The Saudi Arabian Monetary Authority told the country's banks to give more importance to long-term deposits while calculating their loan-to-deposit ratios, in order to allow more lending, Reuters reported, citing a report by financial news website Maaal.com.
The new rules will introduce a weighting system for deposits, ranging from 100% of face value for demand deposits to 190% for deposits of more than five years' duration, the website reported, citing unnamed sources. The maximum loan-to-deposit ratio for commercial banks will remain 90%, but the higher value of deposits used to calculate the ratio will provide room for more lending, Maaal reported.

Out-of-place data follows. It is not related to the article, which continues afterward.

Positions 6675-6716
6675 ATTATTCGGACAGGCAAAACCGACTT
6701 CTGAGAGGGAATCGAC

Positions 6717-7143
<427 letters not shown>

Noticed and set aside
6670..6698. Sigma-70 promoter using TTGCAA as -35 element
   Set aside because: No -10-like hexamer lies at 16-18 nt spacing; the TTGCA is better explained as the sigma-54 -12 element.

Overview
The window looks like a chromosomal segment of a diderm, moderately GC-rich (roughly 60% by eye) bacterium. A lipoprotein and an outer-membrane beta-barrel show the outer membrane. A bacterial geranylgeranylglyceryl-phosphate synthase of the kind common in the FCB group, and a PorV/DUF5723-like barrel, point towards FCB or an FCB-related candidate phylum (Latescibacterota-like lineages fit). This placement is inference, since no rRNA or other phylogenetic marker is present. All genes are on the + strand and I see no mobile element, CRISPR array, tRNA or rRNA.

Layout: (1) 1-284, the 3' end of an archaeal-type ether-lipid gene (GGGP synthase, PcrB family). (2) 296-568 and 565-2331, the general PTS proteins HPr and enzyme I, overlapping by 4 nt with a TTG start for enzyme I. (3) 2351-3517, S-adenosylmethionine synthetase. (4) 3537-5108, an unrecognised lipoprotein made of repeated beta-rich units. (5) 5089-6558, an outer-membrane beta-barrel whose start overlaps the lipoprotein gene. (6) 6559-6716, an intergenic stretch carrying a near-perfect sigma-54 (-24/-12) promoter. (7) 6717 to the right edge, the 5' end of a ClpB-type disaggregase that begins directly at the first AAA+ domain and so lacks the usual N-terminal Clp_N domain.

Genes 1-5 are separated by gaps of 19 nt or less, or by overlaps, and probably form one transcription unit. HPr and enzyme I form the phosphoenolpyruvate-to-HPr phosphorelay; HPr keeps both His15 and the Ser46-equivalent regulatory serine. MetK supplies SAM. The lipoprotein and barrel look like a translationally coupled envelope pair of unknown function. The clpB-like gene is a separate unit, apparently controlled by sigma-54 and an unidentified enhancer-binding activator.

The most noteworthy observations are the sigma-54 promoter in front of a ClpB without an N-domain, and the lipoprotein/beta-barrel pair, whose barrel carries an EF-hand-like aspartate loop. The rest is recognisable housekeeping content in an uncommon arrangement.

The new system will be in use from April, the website reported.
The Saudi central bank raised the loan-to-deposit ratio limit to 90% from 85% in February 2016. However, the industry-wide trend in January was around 80%, on account of low demand for loans due to slow economic growth, Reuters reported.
The new system could encourage banks to stem a relative decline in long-term deposits, which fell to 26.4% of total Saudi deposits in January from 29.4% a year earlier.